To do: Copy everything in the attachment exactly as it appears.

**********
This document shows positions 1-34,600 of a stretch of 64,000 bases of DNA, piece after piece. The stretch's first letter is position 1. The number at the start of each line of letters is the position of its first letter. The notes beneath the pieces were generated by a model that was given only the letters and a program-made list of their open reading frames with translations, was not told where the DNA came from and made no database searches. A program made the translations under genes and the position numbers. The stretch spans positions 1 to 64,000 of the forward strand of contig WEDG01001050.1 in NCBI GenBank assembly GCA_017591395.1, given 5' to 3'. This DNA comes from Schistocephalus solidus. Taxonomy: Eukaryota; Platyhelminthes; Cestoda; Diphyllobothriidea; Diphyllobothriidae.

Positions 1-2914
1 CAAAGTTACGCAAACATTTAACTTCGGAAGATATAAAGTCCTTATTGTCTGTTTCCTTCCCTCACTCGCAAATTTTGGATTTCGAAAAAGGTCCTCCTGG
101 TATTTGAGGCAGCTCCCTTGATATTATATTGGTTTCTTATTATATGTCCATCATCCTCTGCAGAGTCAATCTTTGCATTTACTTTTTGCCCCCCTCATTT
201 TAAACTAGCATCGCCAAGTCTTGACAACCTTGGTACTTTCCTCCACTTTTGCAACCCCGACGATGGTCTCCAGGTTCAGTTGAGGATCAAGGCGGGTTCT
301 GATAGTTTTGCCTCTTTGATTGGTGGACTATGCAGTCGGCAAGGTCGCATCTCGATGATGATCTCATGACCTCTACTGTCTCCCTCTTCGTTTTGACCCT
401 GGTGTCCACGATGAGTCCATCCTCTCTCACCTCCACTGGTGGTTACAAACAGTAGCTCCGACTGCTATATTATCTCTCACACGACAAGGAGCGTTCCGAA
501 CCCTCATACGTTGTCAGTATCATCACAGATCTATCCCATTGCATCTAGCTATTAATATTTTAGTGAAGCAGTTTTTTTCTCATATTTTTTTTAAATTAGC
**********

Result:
This document shows positions 1-34,600 of a stretch of 64,000 bases of DNA, piece after piece. The stretch's first letter is position 1. The number at the start of each line of letters is the position of its first letter. The notes beneath the pieces were generated by a model that was given only the letters and a program-made list of their open reading frames with translations, was not told where the DNA came from and made no database searches. A program made the translations under genes and the position numbers. The stretch spans positions 1 to 64,000 of the forward strand of contig WEDG01001050.1 in NCBI GenBank assembly GCA_017591395.1, given 5' to 3'. This DNA comes from Schistocephalus solidus. Taxonomy: Eukaryota; Platyhelminthes; Cestoda; Diphyllobothriidea; Diphyllobothriidae.

Positions 1-2914
1 CAAAGTTACGCAAACATTTAACTTCGGAAGATATAAAGTCCTTATTGTCTGTTTCCTTCCCTCACTCGCAAATTTTGGATTTCGAAAAAGGTCCTCCTGG
101 TATTTGAGGCAGCTCCCTTGATATTATATTGGTTTCTTATTATATGTCCATCATCCTCTGCAGAGTCAATCTTTGCATTTACTTTTTGCCCCCCTCATTT
201 TAAACTAGCATCGCCAAGTCTTGACAACCTTGGTACTTTCCTCCACTTTTGCAACCCCGACGATGGTCTCCAGGTTCAGTTGAGGATCAAGGCGGGTTCT
301 GATAGTTTTGCCTCTTTGATTGGTGGACTATGCAGTCGGCAAGGTCGCATCTCGATGATGATCTCATGACCTCTACTGTCTCCCTCTTCGTTTTGACCCT
401 GGTGTCCACGATGAGTCCATCCTCTCTCACCTCCACTGGTGGTTACAAACAGTAGCTCCGACTGCTATATTATCTCTCACACGACAAGGAGCGTTCCGAA
501 CCCTCATACGTTGTCAGTATCATCACAGATCTATCCCATTGCATCTAGCTATTAATATTTTAGTGAAGCAGTTTTTTTCTCATATTTTTTTTAAATTAGC